As referenced above in Goodheart’s account, one of the most dramatic turning points in the case occurred on February 27, 1878 when Mrs. Wheaton delivered an official statement to police at the site of O’Neil’s grave. According to a Pantagraph article reporting on the content of the statement, Mr. Wheaton had accused his wife of attempting to poison his coffee following a reported row between the couple and had suggested to her that it was maybe she who killed O’Neil. It was at this time that Mrs. Wheaton in turn formally identified her husband as the killer of the deceased railroad worker. Despite the wealth of seemingly incriminatory evidence collected throughout the investigation (including Mr. Wheaton’s possession of two revolvers that closely matched the description of the weapon used to kill O’Neil), investigators could not produce a sound enough case against any one party involved.

     Ultimately, the only hard evidence that the prosecution had against Mr. Wheaton was the matching revolver and bullet casings; this was not, however, enough to compensate for the inability of the investigators to verify the exact whereabouts of Mr. Wheaton on the night of the murder. On March 16, 1878 The Pantagraph reported that “the evidence will not warrant an indictment” and that “the murder of James O’Neil remains wrapped in mystery to the outside world—mystery as impenetrable and opaque, as it was on the morning when the life’s blood of the murdered O’Neil welled out from his brave heart upon the fatal sidewalk of Mason street.” Despite this early printed dismissal, however, the case did eventually come up for trial on March 20, 1883 after “several postponements and continuances.”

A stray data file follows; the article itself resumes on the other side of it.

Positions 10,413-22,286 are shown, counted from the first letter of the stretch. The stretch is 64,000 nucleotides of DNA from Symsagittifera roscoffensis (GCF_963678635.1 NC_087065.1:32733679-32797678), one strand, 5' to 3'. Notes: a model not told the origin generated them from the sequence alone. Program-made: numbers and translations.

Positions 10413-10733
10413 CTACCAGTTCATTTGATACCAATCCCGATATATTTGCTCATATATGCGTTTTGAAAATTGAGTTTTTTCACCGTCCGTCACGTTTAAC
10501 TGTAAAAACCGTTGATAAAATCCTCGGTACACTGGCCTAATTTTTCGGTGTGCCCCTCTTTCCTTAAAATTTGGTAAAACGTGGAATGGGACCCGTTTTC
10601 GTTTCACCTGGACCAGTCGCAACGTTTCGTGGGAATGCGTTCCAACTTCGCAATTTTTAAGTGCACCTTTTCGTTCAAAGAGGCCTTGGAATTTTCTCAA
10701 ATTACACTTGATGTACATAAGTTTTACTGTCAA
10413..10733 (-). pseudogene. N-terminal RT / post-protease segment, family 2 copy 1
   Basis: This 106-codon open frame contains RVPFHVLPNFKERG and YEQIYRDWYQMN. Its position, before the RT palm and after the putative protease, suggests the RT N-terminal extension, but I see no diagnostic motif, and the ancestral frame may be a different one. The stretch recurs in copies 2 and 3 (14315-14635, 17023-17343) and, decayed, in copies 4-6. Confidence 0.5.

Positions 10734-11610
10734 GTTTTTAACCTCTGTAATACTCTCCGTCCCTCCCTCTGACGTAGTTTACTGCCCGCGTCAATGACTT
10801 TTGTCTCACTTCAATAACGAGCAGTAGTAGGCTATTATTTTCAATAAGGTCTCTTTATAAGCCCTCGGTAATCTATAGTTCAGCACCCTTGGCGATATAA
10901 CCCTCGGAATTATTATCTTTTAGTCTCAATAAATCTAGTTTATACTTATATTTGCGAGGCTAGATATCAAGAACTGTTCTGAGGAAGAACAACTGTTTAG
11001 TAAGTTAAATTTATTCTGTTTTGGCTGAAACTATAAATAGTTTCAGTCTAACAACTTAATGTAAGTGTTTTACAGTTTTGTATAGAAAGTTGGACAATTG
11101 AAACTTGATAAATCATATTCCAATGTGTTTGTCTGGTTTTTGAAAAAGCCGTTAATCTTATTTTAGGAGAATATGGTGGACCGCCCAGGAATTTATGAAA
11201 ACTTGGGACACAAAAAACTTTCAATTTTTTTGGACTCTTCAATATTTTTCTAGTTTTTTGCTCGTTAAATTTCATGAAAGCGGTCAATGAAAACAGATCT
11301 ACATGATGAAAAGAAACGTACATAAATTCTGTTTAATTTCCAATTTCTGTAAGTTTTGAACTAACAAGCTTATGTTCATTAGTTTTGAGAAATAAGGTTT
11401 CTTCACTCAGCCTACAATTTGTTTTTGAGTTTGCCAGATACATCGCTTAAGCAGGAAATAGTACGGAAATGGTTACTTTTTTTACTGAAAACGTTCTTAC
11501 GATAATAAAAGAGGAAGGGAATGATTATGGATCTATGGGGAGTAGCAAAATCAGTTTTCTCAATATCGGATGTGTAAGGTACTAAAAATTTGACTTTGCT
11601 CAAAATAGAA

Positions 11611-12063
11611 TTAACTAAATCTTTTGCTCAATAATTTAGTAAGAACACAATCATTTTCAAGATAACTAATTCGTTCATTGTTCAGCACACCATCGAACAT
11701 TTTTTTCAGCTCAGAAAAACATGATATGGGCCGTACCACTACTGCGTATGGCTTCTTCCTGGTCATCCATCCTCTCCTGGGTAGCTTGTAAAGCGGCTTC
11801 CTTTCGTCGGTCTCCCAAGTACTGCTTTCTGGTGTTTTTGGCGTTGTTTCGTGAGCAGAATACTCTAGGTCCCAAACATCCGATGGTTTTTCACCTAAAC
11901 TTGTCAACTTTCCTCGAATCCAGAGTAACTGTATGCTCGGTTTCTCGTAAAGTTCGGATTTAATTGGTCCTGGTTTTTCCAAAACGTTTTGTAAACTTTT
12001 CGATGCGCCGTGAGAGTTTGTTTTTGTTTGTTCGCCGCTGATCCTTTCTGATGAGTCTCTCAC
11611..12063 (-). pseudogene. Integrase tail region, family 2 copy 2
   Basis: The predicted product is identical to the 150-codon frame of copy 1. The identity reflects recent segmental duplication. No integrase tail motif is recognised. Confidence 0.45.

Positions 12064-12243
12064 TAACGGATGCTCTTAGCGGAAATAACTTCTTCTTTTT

Following his release from custody after the initial investigation into the events of December 1877 was completed, Mr. Wheaton left Bloomington only to be found guilty of highway robbery in the state of Indiana. Approximately five years separated O’Neil’s murder from the time that the case went to trial; four of which Mr. Wheaton spent in the Michigan City penitentiary. During this time, Mr. Wheaton allegedly admitted his complicity in the crime against O’Neil to fellow inmate William Albertson.  The prosecution would later attempt to invoke this admission, along with the testimonies of numerous fellow railroad workers and family of the deceased, as evidence of Mr. Wheaton’s guilt. The defense responded simply by saying that “[t]he defense have not any theory about the case as the prosecution has. The defense simply is, that Wheaton did not commit the murder, and does not know who did; and that whatever testimony criminates Wheaton equally criminates his wife.” When Mr. Wheaton was asked to deliver his testimony on the last day of the trial, he refuted any claim that he had confessed his guilt to Albertson.

     On March 26, 1883 The Pantagraph reported that the jury was “not long” in making their final decision concerning the guilt of Mr. Wheaton in the murder of O’Neil. Within the timeframe of forty minutes the jury had reached their verdict: not guilty. Wheaton is described as being a “very happy man” when the verdict was announced. “He left the court a free man, the first time he had been such for several years, and the first time since the morning of December 27, 1877 that he had been free from arrest for the murder of James O’Neil.”